Melissa McCarthy's Rejection of 'Plus-Size' Will Start a Revolution

melissa mccarthy on HSNBy now, you'd have to be living under a rock to not have heard about Melissa McCarthy's clothing line Melissa McCarthy Seven7, the first few pieces of which she debuted on HSN late last week. We want it all and then some, not only because the duds look gorgeous and come in sizes four through 28, but because the actress's fashion philosophy is thoroughly forward-thinking. For instance, Melissa says she's no fan of the term plus-size.

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In a new interview with Refinery29, Melissa spoke about how tone-deaf the fashion industry still seems to be when it comes to sizing, explaining:

Women come in all sizes. Seventy percent of women in the United States are a size 14 or above, and that’s technically 'plus-size,' so you're taking your biggest category of people and telling them, 'You're not really worthy.' I find that very strange.

More from The Stir: Plus-Size Clothes Aren't Doing Women Any Favors

And it's not just discriminating against the majority of women. It's "very bad business," Melissa notes. She elaborates: 

It doesn't make a lot of sense numbers-wise. It's like, if you open a restaurant and you say, 'We're primarily gonna serve people that don't eat.' It's like, what? You would be nuts. Yet, people do it with clothing lines all the time, and no one seems to have a problem with it.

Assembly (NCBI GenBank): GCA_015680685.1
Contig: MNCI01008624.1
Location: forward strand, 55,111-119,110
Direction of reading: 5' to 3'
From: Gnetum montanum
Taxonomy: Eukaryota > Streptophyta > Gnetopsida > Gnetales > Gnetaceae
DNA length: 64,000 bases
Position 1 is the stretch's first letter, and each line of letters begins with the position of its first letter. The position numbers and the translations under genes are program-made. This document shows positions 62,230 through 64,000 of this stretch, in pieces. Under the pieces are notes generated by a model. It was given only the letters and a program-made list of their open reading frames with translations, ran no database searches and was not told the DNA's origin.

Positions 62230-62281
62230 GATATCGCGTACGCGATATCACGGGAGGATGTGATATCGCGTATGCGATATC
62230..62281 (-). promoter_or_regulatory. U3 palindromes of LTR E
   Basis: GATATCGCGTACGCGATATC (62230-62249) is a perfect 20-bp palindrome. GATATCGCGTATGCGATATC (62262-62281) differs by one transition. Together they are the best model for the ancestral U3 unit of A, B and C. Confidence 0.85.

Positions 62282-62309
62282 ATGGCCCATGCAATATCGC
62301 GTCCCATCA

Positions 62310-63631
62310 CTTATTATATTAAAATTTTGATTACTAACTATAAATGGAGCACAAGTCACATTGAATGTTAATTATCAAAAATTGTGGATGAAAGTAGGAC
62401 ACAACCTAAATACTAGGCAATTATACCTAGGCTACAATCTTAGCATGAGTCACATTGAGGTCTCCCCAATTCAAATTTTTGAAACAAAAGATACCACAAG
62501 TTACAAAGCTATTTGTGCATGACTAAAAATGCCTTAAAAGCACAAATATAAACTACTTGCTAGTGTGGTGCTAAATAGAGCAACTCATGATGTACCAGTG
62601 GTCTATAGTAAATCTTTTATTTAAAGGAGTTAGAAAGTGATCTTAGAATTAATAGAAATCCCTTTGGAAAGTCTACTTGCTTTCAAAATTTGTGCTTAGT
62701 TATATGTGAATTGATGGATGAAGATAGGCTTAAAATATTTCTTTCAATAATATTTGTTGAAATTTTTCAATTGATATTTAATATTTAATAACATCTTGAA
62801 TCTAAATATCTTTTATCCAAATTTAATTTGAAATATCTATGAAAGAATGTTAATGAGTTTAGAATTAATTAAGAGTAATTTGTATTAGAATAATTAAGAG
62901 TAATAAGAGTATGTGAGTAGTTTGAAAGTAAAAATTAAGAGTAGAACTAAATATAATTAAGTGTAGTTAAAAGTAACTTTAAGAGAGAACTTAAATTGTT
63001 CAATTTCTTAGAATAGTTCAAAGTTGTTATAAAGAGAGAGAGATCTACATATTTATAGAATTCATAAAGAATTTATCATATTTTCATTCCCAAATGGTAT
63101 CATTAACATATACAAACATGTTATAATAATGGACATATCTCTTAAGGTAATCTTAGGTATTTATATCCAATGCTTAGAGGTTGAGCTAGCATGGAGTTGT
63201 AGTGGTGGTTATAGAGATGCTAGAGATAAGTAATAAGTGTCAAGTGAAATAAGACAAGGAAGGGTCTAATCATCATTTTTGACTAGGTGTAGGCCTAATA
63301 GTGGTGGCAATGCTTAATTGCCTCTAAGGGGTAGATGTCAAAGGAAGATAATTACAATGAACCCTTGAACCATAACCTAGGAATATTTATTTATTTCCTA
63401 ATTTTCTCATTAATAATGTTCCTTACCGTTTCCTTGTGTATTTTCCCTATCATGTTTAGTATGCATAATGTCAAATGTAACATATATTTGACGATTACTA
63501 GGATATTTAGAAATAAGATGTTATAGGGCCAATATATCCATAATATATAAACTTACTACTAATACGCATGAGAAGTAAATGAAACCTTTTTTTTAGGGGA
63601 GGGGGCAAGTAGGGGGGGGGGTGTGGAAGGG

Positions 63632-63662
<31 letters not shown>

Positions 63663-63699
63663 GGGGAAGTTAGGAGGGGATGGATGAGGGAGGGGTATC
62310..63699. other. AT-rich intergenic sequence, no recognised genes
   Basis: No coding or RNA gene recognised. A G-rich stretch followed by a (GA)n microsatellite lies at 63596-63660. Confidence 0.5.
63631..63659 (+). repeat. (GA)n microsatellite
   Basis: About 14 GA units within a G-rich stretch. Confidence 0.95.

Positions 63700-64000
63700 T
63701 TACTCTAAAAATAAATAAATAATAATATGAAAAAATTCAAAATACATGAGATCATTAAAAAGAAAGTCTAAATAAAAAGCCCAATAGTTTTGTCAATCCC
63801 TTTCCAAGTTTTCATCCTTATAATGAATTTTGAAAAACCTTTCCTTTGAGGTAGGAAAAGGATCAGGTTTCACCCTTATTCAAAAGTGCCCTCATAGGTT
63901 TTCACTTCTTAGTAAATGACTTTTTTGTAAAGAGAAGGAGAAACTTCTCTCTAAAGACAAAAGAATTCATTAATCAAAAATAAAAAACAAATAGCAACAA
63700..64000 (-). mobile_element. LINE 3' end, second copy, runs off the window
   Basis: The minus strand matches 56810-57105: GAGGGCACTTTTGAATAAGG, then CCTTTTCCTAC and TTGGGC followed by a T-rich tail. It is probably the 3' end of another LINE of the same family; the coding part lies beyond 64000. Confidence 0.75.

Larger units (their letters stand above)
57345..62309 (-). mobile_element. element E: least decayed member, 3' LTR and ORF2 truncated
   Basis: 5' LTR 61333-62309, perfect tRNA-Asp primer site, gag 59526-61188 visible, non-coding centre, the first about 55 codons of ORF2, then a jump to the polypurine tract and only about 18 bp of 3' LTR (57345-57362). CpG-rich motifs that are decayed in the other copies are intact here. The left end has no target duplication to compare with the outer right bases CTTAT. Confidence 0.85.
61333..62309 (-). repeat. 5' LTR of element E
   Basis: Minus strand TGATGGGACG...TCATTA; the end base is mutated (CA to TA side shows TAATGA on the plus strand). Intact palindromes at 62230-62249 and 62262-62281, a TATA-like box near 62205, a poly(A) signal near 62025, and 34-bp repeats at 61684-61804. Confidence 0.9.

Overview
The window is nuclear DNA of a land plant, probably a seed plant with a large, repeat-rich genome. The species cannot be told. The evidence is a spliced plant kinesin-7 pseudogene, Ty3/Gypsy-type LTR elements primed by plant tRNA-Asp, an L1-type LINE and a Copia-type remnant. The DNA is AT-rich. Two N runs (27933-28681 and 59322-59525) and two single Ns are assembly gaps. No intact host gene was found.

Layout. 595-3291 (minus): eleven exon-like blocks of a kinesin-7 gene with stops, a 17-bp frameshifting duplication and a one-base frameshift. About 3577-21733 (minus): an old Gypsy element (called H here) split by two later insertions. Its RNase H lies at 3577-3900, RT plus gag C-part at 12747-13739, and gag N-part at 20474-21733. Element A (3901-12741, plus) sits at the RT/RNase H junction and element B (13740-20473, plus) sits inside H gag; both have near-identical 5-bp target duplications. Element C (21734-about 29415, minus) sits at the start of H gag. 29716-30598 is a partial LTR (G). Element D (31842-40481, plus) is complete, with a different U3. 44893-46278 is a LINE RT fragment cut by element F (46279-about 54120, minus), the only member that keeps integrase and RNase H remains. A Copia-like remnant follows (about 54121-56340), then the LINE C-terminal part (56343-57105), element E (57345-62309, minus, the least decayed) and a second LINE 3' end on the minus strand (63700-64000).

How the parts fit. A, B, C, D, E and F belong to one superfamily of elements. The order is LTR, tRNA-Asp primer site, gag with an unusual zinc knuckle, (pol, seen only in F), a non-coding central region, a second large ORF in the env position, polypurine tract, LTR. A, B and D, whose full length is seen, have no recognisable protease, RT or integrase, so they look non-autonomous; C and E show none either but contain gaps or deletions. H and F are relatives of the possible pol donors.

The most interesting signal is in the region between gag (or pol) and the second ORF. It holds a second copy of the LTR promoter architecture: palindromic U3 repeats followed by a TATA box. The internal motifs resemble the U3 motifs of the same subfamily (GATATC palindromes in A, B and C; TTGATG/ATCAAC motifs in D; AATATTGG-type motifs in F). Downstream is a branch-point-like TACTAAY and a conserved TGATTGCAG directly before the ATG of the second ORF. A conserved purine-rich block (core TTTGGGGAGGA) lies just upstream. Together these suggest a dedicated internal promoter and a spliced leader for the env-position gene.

True, true. You don't have to look back much further than what happened with the Lilly Pulitzer line for Target -- the first from the designer to include larger sizes -- to see that a whole group of women is "starving" (to take Melissa's example to the next level) for certain designers to cater to them, too.

But even when the clothes are out there, the way they're displayed and labeled is hurtful. Melissa takes issue with stores and brands creating a "segregated plus section," explaining:

You’re saying: 'You don’t get what everybody else gets. You have to go shop up by the tire section.' I have a couple of very big retailers that I think are going to help me chip away at that in a very meaningful way, and I’m really excited about it. I’m not ready to announce them yet, but they agreed to just put me on the floor. I said, 'Run the sizes as I make them, and let friends go shopping with their friends. Stop segregating women.' And they said, 'Okay.'"

OMG. Cheers. To. Alllll of that!

What's the point of separating sizes anyway, other than to make those over a certain one feel "other" or lesser than?

As Melissa puts it, "If you're going to make women's clothing, make women's clothing. Designers that put everyone in categories are over-complicating something that should be easy."

Can't wait to see what else Melissa has up her highly fashionable -- and awesomely progressive! -- sleeve.

 

Image via melissamccarthy/Instagram

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